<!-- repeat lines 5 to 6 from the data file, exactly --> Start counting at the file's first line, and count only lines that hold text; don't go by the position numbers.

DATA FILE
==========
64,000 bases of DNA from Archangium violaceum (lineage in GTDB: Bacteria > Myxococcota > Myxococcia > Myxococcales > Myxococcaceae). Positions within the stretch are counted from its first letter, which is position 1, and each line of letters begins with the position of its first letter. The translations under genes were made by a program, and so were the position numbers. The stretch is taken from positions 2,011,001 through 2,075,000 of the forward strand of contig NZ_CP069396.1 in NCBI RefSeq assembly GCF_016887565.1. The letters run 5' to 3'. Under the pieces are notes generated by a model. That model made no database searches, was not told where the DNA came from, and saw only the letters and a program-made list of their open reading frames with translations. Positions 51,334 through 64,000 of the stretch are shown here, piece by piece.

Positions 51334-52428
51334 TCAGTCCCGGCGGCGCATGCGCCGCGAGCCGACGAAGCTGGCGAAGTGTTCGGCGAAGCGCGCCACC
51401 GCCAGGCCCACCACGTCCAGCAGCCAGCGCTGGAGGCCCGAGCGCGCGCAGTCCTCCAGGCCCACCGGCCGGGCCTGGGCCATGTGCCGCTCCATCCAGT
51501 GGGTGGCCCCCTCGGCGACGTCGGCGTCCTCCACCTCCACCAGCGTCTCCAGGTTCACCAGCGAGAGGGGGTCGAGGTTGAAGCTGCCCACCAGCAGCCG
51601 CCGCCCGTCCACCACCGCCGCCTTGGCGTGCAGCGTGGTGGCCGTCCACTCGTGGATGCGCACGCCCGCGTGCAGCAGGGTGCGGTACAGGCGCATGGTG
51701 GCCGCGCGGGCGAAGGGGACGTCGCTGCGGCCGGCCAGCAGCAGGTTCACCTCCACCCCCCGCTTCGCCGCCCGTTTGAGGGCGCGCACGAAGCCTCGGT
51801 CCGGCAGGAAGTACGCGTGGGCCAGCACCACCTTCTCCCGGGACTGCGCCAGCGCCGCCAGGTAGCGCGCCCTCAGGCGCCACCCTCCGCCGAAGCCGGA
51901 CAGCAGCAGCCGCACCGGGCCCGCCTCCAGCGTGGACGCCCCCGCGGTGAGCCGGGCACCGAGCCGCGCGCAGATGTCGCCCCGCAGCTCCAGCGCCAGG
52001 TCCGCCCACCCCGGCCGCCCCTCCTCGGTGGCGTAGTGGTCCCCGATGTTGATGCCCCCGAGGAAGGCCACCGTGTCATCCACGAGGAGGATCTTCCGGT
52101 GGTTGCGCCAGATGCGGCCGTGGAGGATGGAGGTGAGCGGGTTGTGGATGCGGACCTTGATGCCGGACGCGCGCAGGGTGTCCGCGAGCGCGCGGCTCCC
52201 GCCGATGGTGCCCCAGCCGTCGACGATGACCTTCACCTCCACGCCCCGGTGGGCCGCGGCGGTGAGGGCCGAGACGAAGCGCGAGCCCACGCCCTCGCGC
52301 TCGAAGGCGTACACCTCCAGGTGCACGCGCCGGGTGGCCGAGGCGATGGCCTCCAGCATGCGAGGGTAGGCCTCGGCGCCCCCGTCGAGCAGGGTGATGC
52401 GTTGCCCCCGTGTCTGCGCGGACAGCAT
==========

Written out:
51501 GGGTGGCCCCCTCGGCGACGTCGGCGTCCTCCACCTCCACCAGCGTCTCCAGGTTCACCAGCGAGAGGGGGTCGAGGTTGAAGCTGCCCACCAGCAGCCG
51601 CCGCCCGTCCACCACCGCCGCCTTGGCGTGCAGCGTGGTGGCCGTCCACTCGTGGATGCGCACGCCCGCGTGCAGCAGGGTGCGGTACAGGCGCATGGTG